Article by Isabelle Hore-Thorburn // Dec. 03, 2018
“In case there would be a drastic political change in your country you will need special advice and gear to survive,” reads Nina E. Schönefeld’s website. “Get prepared.” If the psychic pain of climate change or an overwhelming sense of your own political ineffectiveness has led you to a so-called “prepper” website, you will notice that our post-apolcalytic future is very male. In Dark Waters (2018) and Snow Fox (2018), now showing at the IBB Video Space at Berlinische Galerie, Schönefeld imagines a future in which young female protagonists fly helicopters and fight for the “last piece of true nature.” We spoke to Schönefeld about making video art at a time when global events develop like science fiction.
Over the course of a year, Berlinische Galerie presents 12 artists who have drawn attention to themselves with innovative use of film and video media. Their latest installation engages with the experience of hopelessness and the connected desire for greater agency in one’s political, social and environmental future, under the current spectre of global political and climatic insecurity. “I’m half Polish,” says Schönefeld, “people are not aware that next to Germany there is something developing that is not good for democracy…[the government] tried to do everything to turn Poland into an autocracy.” Since taking power in 2015, the Law and Justice party (PiS), has dismantled democratic institutions that have been in place since the collapse of communism and systematically eroded citizens’ rights in order to consolidate its power. “This is unfolding in the US but also in Europe with the AfD and the political situations in France and Hungary. I think everyone should be aware of the shift that could happen, everyone has to fight.”
Young female protagonists do the fighting in Schönefeld’s films. In Dark Waters, Silver Ocean is a helicopter pilot assigned by a western government “to hide the jellyfish disaster.” In Snow Fox the eponymous heroine works for the company ‘Black Cloud’, which secretly manipulates the weather. Snow Fox and Silver Ocean step in to the tradition of heroes (and less often heroines) uncovering international conspiracies, the allure of which is obvious during periods of collective uncertainty. In the two films, the protagonists are able to take back control from malevolent forces. In doing so, Schönefeld, too, is able to enact her own fantasies. In science fiction and in life, she notes, “women have always been bound by the rules of society. For me, it’s kind of my way of flying helicopters. I’m also fascinated by heroines like Amelia Earhart.” Earhart’s often simple (and occasionally cheesy) affirmations that “women do everything that men can do” have an easy appeal for Schönefeld. Earhart is a reminder that it is possible to change things, and Schönefeld’s characters are modelled on the pilot and other women acting against their culturally defined roles.
Another striking feature of her heroines are their ages. She says, “I like to work with young actors.” In fact, they are not trained performers and do not have speaking roles. “I add artificial voices, so I create the voices afterwards,” explains Schönefeld. Working with sound designer Carlos Pablo Villamizar, she is able to create artificial voices and play with the script in post-production. Absent of dialogue, her heroines command a haunting presence onscreen. She took inspiration from the Russian fashion designer, Gosha Rubchinskiy, and his work with Slavic youth: “how the models walk when they come out…it’s kind of dystopian, but he also gave a lot of those models new hope.” Schönefeld’s characters aesthetically evoke Rubchinskiy’s own sociological portraits of Russian youth: “That’s what artists have always done,” she explains, “taken pop culture and integrated a kind of intellectual world.”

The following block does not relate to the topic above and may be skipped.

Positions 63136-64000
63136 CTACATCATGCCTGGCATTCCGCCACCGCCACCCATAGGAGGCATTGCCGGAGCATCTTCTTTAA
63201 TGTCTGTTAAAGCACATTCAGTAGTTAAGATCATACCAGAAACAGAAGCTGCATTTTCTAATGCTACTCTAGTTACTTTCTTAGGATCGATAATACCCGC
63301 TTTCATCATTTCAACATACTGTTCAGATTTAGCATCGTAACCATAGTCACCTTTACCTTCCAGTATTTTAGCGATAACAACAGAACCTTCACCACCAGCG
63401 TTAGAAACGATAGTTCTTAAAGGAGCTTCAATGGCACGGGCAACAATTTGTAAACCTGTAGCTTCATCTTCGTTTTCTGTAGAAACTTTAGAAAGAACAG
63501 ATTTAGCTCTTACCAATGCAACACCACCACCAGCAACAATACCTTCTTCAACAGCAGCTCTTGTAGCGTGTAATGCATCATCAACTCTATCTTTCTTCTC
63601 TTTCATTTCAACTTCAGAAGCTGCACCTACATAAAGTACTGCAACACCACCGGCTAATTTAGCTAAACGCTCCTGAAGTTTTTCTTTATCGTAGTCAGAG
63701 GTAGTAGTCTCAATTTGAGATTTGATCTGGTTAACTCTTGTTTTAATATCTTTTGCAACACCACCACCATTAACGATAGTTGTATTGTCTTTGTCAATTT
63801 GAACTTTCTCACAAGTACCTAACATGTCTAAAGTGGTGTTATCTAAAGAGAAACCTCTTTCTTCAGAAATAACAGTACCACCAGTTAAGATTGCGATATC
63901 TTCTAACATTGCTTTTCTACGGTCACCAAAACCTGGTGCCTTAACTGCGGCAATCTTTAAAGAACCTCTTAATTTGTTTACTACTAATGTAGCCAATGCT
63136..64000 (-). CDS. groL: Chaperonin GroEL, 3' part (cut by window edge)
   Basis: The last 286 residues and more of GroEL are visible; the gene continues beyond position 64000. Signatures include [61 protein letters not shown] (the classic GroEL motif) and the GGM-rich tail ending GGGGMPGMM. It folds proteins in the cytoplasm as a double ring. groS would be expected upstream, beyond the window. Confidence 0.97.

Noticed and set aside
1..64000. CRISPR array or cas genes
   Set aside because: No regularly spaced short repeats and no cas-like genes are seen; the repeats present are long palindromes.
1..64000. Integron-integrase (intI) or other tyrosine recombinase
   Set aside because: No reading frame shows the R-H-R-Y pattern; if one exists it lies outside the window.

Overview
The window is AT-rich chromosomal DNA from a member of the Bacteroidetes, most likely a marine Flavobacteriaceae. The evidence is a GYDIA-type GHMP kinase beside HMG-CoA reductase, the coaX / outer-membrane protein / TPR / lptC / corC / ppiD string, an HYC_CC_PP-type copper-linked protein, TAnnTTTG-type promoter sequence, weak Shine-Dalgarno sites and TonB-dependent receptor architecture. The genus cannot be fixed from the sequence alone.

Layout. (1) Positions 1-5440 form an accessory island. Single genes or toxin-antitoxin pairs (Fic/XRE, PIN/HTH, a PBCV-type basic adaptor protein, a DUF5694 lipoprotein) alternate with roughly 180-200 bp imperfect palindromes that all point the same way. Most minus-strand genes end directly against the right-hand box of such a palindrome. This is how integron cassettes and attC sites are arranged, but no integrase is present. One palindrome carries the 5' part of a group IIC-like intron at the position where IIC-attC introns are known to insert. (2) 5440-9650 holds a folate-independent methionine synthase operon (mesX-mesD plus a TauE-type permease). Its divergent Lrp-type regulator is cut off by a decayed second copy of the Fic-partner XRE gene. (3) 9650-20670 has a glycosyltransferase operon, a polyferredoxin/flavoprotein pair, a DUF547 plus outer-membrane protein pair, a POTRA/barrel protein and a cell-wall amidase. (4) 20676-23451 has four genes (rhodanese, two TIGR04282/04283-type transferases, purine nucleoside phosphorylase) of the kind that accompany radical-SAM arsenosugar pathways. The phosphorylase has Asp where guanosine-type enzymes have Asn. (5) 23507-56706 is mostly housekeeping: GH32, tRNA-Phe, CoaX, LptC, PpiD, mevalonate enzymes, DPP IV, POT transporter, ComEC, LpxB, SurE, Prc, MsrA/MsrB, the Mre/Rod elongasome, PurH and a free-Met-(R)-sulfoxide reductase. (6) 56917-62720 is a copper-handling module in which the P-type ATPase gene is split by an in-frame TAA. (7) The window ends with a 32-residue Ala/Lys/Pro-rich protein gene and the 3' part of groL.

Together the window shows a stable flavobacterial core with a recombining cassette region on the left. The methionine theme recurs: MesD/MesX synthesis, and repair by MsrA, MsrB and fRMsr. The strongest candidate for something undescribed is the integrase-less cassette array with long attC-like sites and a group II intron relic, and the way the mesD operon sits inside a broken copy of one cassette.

Schönefeld pulls references from her immediate surroundings as well as the past to build her rich dystopian worlds. For the “dark cloud” that employs Snow Fox, Schönefeld–who wrote her PhD on the end of painting–wanted to conjure “an ominous black cloud hanging over an ocean…but obviously it’s always a reference to our world now, to the digital world.” For the setting in Dark Waters, she enlisted the help of a Japanese friend who translated “secret island” to “Kureishima.” The jellyfish disaster in Dark Waters references Japan’s own very real “jellyfish problem,” where blooms of Nemopilema nomurai jellyfish devastated fisheries and capsized fishing vessels. Schönefeld’s personal reference for beginning to research the global jellyfish bloom began in her husband’s native Ibiza. She says “this year they had to close down beaches because Portuguese man o’ war (a species that had previously never come to the Mediterranean) descended on the island.
As poisonous sea-creatures grow to impossible sizes and shut down nuclear power plants against a backdrop of growing international political instability, our world increasingly resembles a science fiction disaster film. It was not until Otto Grokenberger, a producer on Jim Jarmusch’s films, paid her studio a visit that it occurred to Schönefeld to tell “the stories of all those prepper characters and political characters” through video rather than painting or collage. She speculates that the potential of video and storytelling to effectively communicate our times is the reason for many artists turning to the medium. Science fiction, too, feels like the most appropriate genre for this political moment.